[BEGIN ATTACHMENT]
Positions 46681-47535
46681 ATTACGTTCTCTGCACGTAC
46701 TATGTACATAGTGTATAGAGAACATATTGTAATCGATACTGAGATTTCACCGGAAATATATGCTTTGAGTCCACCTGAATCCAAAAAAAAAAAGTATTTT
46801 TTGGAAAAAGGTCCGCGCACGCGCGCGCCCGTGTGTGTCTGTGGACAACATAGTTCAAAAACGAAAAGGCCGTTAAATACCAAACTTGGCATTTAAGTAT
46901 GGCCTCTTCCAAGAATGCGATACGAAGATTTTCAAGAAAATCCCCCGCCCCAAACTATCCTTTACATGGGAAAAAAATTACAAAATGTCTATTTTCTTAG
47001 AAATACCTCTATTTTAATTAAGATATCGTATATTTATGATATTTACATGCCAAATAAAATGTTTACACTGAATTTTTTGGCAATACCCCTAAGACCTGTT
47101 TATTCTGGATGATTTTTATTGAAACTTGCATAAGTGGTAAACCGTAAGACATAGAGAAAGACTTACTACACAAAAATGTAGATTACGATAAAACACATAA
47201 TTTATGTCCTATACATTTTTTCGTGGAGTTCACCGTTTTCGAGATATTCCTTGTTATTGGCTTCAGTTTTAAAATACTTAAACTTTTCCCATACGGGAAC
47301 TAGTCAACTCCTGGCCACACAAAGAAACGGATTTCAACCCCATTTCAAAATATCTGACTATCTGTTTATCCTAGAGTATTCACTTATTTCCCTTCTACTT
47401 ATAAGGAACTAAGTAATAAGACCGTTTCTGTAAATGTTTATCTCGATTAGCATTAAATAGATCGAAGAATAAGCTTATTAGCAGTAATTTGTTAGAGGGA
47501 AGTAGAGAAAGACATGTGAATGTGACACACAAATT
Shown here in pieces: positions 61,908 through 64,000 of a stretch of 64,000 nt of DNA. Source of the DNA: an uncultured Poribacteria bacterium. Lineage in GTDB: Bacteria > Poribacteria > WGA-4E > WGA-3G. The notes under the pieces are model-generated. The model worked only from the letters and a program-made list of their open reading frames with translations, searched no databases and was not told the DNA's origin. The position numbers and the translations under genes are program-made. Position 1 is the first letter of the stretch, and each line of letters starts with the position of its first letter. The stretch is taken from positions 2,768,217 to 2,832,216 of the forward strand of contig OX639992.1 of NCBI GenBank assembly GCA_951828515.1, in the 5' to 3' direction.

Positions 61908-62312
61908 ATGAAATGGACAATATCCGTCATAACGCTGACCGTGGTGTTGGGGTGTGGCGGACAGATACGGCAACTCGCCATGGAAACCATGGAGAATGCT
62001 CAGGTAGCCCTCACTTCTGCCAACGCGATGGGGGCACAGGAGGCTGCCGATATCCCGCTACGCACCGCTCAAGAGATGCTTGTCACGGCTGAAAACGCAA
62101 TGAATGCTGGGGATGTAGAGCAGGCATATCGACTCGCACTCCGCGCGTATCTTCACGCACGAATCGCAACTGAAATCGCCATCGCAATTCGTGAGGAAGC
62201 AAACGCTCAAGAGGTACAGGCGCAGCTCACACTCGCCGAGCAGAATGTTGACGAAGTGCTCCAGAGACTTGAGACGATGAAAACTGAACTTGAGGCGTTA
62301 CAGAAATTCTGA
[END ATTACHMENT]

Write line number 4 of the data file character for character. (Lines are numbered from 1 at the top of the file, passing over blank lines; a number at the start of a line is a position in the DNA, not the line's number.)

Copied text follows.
46801 TTGGAAAAAGGTCCGCGCACGCGCGCGCCCGTGTGTGTCTGTGGACAACATAGTTCAAAAACGAAAAGGCCGTTAAATACCAAACTTGGCATTTAAGTAT